Giolitti was born in Rome. Giolitti left a living will to his nephew Antonio living in Buenos Aires in reality. Rome had written a letter to the sister of Giovanni named Paola Giolitti in Buenos Aires Argentina letting her know of her rich brother who was an economist named Giovanni that had died. The rest of Rome and the Italian politicians during that era in 1921 had taken possession of the assets left in the name of Antonio di Giolitti, Rosa di Giolitti, Mariaelena di Giolitti, and Giuseppina di Giolitti. Giovanni Giolitti never had children or grandchildren. Giovanni Giolitti lived a life in solitude. Perhaps the problem is that the government of Rome does not want to payback assets to the real relatives of the Giolitti family in Buenos Aires Argentina. Italy lives with an imposter as the grandson with the name Antonio that never existed at all as a Giolitti in 1915.
He joined the Italian Communist Party (Italian: Partito Comunista Italiano, or PCI) in 1940 and was arrested and tried, but acquitted, for his associations with them.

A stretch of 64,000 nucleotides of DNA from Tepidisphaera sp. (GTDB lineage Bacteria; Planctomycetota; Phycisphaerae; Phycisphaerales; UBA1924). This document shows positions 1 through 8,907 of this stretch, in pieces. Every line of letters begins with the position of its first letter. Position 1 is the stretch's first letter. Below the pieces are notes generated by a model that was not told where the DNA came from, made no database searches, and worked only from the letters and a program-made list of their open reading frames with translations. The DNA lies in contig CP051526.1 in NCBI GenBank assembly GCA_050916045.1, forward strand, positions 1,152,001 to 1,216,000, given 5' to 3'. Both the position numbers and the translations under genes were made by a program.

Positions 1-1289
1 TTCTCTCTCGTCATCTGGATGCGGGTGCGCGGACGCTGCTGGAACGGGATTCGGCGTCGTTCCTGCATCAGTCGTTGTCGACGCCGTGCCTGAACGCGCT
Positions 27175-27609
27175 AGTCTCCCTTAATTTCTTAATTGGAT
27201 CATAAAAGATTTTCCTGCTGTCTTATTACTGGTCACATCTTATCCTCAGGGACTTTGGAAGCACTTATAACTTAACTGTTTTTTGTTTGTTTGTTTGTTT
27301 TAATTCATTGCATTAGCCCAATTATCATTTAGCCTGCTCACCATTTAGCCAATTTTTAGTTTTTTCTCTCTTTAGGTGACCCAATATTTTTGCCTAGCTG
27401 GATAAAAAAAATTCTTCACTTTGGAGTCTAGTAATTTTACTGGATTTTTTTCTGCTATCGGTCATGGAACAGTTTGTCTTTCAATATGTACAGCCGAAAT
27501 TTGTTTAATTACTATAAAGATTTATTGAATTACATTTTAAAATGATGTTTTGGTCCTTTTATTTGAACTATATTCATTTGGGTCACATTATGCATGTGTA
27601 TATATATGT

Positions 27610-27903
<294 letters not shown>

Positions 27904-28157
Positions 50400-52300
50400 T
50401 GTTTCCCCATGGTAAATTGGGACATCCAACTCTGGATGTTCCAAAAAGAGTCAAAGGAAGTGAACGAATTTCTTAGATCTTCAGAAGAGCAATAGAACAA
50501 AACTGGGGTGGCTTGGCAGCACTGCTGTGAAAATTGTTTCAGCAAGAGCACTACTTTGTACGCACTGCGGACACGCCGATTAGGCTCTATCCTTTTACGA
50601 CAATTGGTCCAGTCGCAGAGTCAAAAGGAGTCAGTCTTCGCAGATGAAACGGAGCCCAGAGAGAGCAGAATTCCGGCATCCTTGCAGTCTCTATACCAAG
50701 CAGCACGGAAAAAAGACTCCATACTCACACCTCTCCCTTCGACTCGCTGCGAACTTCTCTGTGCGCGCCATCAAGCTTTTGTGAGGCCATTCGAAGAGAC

In the spring of 1943 Giolitti resumed his clandestine activities, for the Communist Party, contacting numerous military and political personalities, in order plan the overthrow of the fascist regime. During World War II, Giolitti was seriously wounded in combat. He was sent to France to recover, and was not able to return to Italy until after the end of the conflict.
After the war, Giolitti was involved in much political activity: he was junior minister to the Foreign minister for Ferruccio Parri's government, communist deputy to the Constituent Assembly, elected to the Chamber of Deputies in the list of PCI in 1948 and 1953. In 1957 he left the Communist Party after the Hungarian uprising and The Manifesto of 101. He then joined the Italian Socialist Party.
Antonio Giolitti was a minister in several Italian governments. He was Minister for the Budget from 1963 to 1964, from 1969 to 1972 and from 1973 to 1974 in the governments led, respectively by Aldo Moro, Mariano Rumor and Emilio Colombo. In this capacity he inspirer the Italian economic planning. From 1977 to 1985, he was a member of the Executive Commission of the European Economic Community in Brussels, and responsible for Regional Policy.
In 1987, Giolitti left the Italian Socialist Party for disagreements with its leader Bettino Craxi. He then returned to the Italian Communist Party (PCI) as an independent candidate and he was elected to the Italian Senate. At the end of the Parliamentary term, he withdrew himself from active politics.
Antonio Giolitti has written political texts and, in 1992, he published a book with his memoirs.
He also participated actively to the Italian cultural activity. In his youth, he was an advisor to the publisher Giulio Einaudi. He collaborated with several cultural magazines, including Lettera Internazionale.